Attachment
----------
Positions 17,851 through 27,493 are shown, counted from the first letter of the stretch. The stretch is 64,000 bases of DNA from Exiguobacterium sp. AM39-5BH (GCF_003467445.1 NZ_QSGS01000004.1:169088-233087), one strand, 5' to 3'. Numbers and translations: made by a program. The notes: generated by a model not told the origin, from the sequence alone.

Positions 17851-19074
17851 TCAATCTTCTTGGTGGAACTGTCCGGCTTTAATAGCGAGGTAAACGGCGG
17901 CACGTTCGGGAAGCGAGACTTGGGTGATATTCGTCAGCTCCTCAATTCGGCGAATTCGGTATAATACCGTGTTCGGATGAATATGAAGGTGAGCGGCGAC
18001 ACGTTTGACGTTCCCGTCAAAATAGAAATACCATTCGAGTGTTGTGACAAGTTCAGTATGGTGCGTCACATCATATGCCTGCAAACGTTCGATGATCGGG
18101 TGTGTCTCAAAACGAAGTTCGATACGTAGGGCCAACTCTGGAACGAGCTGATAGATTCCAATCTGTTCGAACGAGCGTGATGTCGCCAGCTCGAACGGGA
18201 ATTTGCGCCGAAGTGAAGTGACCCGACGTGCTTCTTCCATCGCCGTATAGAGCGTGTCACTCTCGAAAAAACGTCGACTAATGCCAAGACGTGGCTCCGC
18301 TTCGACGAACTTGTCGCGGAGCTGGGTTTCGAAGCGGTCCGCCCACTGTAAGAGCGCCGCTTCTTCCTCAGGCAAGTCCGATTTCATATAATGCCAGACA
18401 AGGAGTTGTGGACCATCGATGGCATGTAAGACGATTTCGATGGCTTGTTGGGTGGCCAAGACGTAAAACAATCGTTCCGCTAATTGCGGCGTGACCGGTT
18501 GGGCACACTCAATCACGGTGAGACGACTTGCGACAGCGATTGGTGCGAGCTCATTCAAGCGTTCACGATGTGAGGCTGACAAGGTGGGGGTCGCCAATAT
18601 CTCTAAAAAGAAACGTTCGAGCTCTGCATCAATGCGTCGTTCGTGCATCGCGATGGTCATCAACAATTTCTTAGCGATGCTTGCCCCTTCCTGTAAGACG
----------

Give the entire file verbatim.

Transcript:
Positions 17,851 through 27,493 are shown, counted from the first letter of the stretch. The stretch is 64,000 bases of DNA from Exiguobacterium sp. AM39-5BH (GCF_003467445.1 NZ_QSGS01000004.1:169088-233087), one strand, 5' to 3'. Numbers and translations: made by a program. The notes: generated by a model not told the origin, from the sequence alone.

Positions 17851-19074
17851 TCAATCTTCTTGGTGGAACTGTCCGGCTTTAATAGCGAGGTAAACGGCGG
17901 CACGTTCGGGAAGCGAGACTTGGGTGATATTCGTCAGCTCCTCAATTCGGCGAATTCGGTATAATACCGTGTTCGGATGAATATGAAGGTGAGCGGCGAC
18001 ACGTTTGACGTTCCCGTCAAAATAGAAATACCATTCGAGTGTTGTGACAAGTTCAGTATGGTGCGTCACATCATATGCCTGCAAACGTTCGATGATCGGG
18101 TGTGTCTCAAAACGAAGTTCGATACGTAGGGCCAACTCTGGAACGAGCTGATAGATTCCAATCTGTTCGAACGAGCGTGATGTCGCCAGCTCGAACGGGA
18201 ATTTGCGCCGAAGTGAAGTGACCCGACGTGCTTCTTCCATCGCCGTATAGAGCGTGTCACTCTCGAAAAAACGTCGACTAATGCCAAGACGTGGCTCCGC
18301 TTCGACGAACTTGTCGCGGAGCTGGGTTTCGAAGCGGTCCGCCCACTGTAAGAGCGCCGCTTCTTCCTCAGGCAAGTCCGATTTCATATAATGCCAGACA
18401 AGGAGTTGTGGACCATCGATGGCATGTAAGACGATTTCGATGGCTTGTTGGGTGGCCAAGACGTAAAACAATCGTTCCGCTAATTGCGGCGTGACCGGTT
18501 GGGCACACTCAATCACGGTGAGACGACTTGCGACAGCGATTGGTGCGAGCTCATTCAAGCGTTCACGATGTGAGGCTGACAAGGTGGGGGTCGCCAATAT
18601 CTCTAAAAAGAAACGTTCGAGCTCTGCATCAATGCGTCGTTCGTGCATCGCGATGGTCATCAACAATTTCTTAGCGATGCTTGCCCCTTCCTGTAAGACG